The report pointed to efforts by the Organization of Islamic Conference to achieve this goal by increasing the volume of trade exchange among its members to reach up to 20 percent of trade in Muslim countries by 2020, an increase from 10 percent in 2000 to 16.2 percent in 2007.
Economists stressed that any political discourse among Muslim countries will not be successful and fruitful unless the economy becomes one of its principal pillars, especially since the figures underlined the potential of these countries, which gives them the crucial opportunity of economic integration.
Muslim countries top the world’s energy resource providers, as Arab Persian Gulf states together with Algeria and Libya, are the main oil exporting countries, along with Indonesia and Iran.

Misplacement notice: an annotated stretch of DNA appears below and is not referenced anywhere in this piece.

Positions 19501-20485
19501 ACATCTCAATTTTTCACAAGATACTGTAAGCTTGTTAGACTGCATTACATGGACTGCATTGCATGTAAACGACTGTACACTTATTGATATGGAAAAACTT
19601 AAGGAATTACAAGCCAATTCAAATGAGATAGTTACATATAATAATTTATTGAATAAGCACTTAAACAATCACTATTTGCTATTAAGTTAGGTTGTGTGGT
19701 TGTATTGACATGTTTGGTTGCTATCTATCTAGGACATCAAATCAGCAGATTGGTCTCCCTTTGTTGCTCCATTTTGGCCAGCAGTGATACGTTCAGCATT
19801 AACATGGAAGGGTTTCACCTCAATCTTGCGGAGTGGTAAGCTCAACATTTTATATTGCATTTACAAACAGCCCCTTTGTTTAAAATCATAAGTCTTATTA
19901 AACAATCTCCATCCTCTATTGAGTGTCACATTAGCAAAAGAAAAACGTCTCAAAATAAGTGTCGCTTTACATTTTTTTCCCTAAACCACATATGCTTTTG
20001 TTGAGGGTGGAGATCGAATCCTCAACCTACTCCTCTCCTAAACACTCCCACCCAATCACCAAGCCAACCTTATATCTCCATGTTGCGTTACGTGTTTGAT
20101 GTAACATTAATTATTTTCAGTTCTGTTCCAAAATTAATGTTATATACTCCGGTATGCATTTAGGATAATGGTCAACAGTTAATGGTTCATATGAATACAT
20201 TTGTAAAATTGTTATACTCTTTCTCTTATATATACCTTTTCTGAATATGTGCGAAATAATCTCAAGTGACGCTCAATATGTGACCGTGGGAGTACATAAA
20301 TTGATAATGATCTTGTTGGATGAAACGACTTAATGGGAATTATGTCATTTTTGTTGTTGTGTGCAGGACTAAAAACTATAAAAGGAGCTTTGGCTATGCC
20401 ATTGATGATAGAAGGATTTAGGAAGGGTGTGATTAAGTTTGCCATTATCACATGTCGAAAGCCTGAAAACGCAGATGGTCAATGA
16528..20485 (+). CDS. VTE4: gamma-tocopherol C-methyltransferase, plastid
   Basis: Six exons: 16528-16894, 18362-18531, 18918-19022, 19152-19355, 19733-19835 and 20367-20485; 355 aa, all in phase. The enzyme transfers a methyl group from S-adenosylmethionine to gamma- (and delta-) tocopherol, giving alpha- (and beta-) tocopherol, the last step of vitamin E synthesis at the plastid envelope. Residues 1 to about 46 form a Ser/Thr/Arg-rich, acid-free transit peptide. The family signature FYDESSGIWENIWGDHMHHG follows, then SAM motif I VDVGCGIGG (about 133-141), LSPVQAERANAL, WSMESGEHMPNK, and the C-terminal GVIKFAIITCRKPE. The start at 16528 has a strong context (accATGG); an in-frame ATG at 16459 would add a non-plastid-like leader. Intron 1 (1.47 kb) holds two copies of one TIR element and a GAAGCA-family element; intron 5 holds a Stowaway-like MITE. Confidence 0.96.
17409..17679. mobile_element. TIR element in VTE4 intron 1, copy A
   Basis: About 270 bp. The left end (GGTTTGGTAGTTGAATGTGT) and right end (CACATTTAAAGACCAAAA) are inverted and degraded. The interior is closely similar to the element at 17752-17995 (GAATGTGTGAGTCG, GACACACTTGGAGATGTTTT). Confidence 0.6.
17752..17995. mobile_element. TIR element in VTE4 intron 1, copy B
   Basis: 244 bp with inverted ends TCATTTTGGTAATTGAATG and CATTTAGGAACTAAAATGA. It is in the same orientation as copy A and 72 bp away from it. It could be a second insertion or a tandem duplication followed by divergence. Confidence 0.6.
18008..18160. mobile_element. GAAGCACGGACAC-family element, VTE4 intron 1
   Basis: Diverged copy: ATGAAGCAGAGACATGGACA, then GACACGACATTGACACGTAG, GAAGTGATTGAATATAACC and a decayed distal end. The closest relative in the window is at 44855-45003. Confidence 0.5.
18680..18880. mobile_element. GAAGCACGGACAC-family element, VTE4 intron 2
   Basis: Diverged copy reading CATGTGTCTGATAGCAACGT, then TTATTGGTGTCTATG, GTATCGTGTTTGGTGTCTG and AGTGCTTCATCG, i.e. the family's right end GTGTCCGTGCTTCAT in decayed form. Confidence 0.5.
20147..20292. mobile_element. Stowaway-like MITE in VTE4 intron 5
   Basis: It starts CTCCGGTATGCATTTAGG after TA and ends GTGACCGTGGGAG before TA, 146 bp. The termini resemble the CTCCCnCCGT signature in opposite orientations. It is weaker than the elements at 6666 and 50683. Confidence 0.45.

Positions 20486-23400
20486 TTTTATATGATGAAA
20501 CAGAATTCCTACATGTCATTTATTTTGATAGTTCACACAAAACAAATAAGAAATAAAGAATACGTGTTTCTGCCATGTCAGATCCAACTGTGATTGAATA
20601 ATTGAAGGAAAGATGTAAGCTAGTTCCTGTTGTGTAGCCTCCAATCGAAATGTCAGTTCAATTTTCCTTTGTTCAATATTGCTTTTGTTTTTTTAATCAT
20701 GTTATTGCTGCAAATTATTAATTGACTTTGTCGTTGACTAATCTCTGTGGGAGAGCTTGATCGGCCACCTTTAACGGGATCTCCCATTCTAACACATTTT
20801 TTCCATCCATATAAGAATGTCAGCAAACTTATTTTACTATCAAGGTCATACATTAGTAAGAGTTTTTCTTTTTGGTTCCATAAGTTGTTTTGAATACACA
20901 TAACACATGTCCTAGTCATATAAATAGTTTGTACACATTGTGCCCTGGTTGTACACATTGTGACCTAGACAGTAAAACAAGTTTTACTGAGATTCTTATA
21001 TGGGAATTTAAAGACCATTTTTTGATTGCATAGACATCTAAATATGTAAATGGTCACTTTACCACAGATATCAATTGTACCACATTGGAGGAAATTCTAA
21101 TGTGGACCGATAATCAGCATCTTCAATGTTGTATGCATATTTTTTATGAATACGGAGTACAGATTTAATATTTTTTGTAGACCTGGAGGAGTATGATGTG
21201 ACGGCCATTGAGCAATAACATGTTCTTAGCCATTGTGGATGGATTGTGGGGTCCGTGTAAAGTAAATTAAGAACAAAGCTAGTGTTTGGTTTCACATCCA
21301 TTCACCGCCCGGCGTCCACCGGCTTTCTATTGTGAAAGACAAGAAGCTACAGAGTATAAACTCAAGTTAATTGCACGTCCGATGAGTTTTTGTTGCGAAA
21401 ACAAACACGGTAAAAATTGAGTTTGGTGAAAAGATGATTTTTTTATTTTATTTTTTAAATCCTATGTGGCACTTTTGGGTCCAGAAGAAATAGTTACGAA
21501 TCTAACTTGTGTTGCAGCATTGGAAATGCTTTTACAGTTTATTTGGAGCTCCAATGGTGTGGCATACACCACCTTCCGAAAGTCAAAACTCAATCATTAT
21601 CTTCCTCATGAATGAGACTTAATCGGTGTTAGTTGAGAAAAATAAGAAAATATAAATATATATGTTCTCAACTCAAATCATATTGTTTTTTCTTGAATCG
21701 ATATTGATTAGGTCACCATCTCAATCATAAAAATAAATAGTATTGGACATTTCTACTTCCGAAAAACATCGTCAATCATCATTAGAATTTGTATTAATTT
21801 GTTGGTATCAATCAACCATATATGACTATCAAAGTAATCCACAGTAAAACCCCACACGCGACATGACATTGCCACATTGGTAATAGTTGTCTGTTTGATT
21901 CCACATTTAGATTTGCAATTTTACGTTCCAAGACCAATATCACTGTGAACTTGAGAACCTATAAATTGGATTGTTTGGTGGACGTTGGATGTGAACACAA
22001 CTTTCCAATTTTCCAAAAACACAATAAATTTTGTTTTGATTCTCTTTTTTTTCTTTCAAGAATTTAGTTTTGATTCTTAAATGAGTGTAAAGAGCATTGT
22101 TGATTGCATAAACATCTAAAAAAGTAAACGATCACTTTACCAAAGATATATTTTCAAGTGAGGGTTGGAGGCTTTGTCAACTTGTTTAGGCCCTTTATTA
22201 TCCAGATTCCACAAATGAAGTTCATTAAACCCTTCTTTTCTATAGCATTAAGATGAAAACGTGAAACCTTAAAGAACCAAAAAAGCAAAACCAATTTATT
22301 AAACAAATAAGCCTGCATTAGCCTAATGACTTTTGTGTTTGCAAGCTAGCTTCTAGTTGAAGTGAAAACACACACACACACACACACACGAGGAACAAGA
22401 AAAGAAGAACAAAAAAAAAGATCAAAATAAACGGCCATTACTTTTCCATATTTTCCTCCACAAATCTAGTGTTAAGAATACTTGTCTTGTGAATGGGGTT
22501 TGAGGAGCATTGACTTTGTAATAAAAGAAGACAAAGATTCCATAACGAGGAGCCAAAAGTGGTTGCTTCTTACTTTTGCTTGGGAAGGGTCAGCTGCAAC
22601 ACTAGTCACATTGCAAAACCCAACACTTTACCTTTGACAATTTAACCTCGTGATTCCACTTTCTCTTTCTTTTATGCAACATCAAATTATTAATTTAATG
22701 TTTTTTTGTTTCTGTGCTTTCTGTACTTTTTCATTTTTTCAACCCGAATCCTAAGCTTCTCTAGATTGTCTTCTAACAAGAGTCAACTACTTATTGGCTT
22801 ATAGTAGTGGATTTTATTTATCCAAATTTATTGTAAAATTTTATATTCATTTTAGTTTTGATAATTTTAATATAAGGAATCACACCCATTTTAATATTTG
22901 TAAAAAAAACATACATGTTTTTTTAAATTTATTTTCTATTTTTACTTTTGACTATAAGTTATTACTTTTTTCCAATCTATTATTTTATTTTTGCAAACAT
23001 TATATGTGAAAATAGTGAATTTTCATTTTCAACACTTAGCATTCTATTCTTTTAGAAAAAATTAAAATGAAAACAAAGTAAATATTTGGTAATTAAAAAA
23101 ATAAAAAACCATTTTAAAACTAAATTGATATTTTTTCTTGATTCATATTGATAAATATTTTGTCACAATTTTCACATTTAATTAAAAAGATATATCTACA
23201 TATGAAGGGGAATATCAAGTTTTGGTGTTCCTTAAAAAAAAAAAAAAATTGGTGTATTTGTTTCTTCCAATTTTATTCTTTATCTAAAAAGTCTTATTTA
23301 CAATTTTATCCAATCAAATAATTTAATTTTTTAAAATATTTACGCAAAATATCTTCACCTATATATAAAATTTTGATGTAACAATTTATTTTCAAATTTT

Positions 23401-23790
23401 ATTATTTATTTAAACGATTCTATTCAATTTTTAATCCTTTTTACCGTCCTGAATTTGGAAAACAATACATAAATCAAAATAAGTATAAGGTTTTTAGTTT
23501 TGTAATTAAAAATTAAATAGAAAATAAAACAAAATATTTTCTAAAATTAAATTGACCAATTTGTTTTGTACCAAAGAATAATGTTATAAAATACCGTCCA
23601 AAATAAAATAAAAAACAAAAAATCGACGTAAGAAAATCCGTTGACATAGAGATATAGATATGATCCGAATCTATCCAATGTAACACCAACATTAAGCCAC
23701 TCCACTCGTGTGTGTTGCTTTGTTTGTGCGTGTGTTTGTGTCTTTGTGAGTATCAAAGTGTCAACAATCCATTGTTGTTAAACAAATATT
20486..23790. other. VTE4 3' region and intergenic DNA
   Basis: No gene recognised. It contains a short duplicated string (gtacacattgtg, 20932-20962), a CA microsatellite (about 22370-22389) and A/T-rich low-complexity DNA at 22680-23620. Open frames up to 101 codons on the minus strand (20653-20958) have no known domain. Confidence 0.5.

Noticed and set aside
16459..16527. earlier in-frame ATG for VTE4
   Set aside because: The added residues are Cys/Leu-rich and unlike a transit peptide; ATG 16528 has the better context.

Qatar and Iran are also the biggest natural gas exporters along with Russia. Muslim countries own about 73 percent of global oil reserves and produce 38.5 percent of global production. They also own about 40 percent of world reserves of natural gas.
Some of them have entered the field of manufacturing and export such as Indonesia and Malaysia, while others are rich in agricultural and water resources, such as Egypt and Sudan.

Sectarian Composition
The report pointed out that the weakness of the sectarian composition of production sectors in the Muslim countries is the main factor of weakness in trade among these countries, noting that the policies of production and development differ from one country to another.
As a result, there has been no real development in these countries as many markets developed without expanding with a low production.